Research

 

Communities and Society Programme

Why does slavery persist and what creates resilience against slavery? 

If we understand why slavery exists today, we will have a better chance of ending it. Efforts to prevent slavery, discover victims, and provide support for survivors draw upon a complex web of services at locality-level. Yet development of coherent anti-slavery policy at the sub-national and local level is frequently ignored or underfunded. Similar to other global challenges, such as climate change, modern slavery requires local action to underpin international and domestic legislation.  

In our Communities and Society Programme, sociologists, political scientists, and scholars of education, law, cultures, and business are showing that community engagement remains—as across history—an essential facet of the anti-slavery movement. Our slavery-free communities project aims to establish how we might work locally, as well as nationally, to create sustainable and resilient localities where slavery cannot flourish. We are developing transferable, scalable and sustainable initiatives which can help communities to become slavery-free.  

This includes national comparative research on multi-agency anti-slavery partnerships, research to understand the contribution of faith groups to anti-slavery action, work alongside statutory and community partners towards creating a slavery-free Nottinghamshire, and an expansion of our place-based approach to address slavery in a number of other cities around the world.  

For example, we have built a resilience framework that supports our place-based approach to addressing slavery. We have theorised the social determinants of slavery-free communities, setting them in context with a systemic view of the anti-slavery agenda, that stretches from prevention through discovery to respite, recovery and sustainable resilience. By understanding the factors contributing to slavery-free communities, we can measure and compare resilience across a wide range of local settings, and so challenge and inspire communities to further action. 


Programme experts

Alison Gardner

Alison Gardner

Description
Rights Lab Associate Director (Communities and Society Programme) and Assistant Professor in Public Policy and Administration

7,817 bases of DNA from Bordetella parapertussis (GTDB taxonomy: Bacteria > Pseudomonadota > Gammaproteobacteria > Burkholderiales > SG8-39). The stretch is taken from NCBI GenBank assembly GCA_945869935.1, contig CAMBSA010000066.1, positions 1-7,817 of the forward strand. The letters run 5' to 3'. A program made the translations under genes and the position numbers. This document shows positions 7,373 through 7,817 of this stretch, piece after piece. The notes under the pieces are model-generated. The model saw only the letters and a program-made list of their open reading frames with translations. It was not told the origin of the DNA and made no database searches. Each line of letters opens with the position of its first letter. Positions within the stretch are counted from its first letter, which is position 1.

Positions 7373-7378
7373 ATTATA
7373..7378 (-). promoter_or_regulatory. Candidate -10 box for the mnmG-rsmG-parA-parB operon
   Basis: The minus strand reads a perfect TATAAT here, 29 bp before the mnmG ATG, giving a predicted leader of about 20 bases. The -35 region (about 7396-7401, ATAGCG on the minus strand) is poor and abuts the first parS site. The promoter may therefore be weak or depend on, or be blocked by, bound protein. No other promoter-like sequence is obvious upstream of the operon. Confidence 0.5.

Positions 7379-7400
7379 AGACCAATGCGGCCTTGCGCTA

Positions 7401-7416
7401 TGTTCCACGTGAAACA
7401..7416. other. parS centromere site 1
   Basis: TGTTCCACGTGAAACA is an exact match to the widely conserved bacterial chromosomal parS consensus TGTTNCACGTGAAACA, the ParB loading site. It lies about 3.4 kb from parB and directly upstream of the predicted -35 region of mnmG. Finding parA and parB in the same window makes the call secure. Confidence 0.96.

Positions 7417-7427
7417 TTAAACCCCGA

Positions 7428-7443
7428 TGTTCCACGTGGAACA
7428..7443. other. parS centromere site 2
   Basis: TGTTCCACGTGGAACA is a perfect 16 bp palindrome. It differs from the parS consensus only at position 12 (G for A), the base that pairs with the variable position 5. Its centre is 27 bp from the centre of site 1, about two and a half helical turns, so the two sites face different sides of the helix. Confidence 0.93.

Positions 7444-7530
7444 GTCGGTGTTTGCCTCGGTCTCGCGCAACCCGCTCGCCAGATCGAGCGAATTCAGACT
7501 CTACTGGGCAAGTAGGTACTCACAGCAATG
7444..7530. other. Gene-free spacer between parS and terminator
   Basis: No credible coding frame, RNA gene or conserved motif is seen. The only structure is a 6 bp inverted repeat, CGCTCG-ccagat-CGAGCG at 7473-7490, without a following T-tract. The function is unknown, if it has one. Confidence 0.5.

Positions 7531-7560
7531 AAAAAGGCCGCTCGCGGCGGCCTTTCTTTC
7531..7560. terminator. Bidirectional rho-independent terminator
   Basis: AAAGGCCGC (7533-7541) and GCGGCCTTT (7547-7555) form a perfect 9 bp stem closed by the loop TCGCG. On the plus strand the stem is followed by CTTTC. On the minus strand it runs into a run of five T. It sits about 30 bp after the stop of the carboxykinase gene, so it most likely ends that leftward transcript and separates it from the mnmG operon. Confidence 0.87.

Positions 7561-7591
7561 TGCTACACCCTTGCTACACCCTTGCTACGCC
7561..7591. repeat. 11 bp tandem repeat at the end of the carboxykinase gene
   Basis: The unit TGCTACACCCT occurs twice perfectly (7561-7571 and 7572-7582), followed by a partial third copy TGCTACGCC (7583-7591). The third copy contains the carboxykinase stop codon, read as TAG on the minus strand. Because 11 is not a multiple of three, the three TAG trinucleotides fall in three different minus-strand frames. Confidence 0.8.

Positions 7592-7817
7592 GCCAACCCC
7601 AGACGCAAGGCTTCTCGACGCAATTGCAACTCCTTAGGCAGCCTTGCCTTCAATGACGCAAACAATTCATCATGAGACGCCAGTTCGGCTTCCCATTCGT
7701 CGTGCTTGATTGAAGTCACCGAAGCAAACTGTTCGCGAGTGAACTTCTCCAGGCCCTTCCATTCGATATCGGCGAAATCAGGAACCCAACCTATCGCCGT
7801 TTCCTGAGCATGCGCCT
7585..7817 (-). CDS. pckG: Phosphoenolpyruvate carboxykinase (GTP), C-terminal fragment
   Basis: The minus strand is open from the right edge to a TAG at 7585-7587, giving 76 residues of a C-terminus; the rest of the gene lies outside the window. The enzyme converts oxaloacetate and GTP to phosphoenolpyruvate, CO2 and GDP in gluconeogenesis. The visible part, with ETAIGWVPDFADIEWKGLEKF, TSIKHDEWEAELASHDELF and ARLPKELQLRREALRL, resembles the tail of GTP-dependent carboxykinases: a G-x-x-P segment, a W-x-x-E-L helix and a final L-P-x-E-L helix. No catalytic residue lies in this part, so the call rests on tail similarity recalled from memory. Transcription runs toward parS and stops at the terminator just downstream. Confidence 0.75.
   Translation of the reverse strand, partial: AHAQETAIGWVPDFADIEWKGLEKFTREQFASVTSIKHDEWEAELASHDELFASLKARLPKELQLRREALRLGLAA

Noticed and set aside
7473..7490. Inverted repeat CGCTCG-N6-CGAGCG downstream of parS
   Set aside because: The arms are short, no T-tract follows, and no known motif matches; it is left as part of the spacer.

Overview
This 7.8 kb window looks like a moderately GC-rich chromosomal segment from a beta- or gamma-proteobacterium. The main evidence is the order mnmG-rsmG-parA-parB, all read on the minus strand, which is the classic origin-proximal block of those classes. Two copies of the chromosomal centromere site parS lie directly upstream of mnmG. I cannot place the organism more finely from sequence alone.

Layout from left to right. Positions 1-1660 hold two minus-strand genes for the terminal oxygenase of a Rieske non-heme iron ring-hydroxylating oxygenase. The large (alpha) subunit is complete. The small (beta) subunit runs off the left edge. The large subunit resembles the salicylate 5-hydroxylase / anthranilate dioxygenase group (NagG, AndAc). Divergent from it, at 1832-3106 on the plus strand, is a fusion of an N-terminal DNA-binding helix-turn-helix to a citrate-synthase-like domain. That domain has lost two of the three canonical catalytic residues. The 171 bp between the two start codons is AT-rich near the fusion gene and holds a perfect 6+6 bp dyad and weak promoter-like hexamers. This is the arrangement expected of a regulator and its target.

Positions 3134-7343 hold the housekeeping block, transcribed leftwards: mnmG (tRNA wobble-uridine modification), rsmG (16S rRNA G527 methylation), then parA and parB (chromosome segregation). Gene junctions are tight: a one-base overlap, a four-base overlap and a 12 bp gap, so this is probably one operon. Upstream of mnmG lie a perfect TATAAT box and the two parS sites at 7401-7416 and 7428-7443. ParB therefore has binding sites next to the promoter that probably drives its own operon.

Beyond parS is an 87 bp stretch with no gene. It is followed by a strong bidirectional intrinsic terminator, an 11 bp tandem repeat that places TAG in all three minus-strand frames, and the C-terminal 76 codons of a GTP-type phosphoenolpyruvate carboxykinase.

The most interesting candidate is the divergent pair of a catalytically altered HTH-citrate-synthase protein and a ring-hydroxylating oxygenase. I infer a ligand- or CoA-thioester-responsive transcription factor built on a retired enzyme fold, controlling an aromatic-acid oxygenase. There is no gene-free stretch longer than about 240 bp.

Vernon Coaker

Vernon Coaker

Description
Rights Lab Principal Research Fellow in Antislavery Policy
Oana Burcu

Oana Burcu

Description
Rights Lab Senior Research Fellow in Global Regulations and Labour Exploitation
Juliana Rinaldi Semione

Juliana Rinaldi Semione

Description
Rights Lab Research Fellow and Lead in Survivor Engagement
Imogen Lambert

Imogen Lambert

Description
Rights Lab Research Fellow in Cognitive Impairment and Exploitation
Aisha Abubakar

Aisha Abubakar

Description
Rights Lab Research Fellow in Cognitive Impairment and Exploitation
Amelia Watkins-Smith

Amelia Watkins-Smith

Description
Rights Lab Research Fellow in Slavery-Free Communities and PhD Student in Politics & International Relations
Mariana Crespi de Valldaura

Mariana Crespi de Valldaura

Description
Rights Lab Research Fellow in Faith and Survivor Care and PhD Student in Sociology & Social Policy
Toluwanimi Jaiyebo

Toluwanimi Jaiyebo

Description
Rights Lab PhD Student in Sociology and Social Policy
Juliet Thondhlana

Juliet Thondhlana

Description
Rights Lab Associate Professor in Education and Migration
Robert Marin

Robert Marin

Description
Rights Lab PhD Student
Jen Birks

Jen Birks

Description
Rights Lab Assistant Professor in Culture, Film and Media
Nick Clare

Nick Clare

Description
Rights Lab Assistant Professor of Geography
Austin Choi-Fitzpatrick

Austin Choi-Fitzpatrick

Description
Rights Lab Visiting Professor of Human Rights and Social Movements
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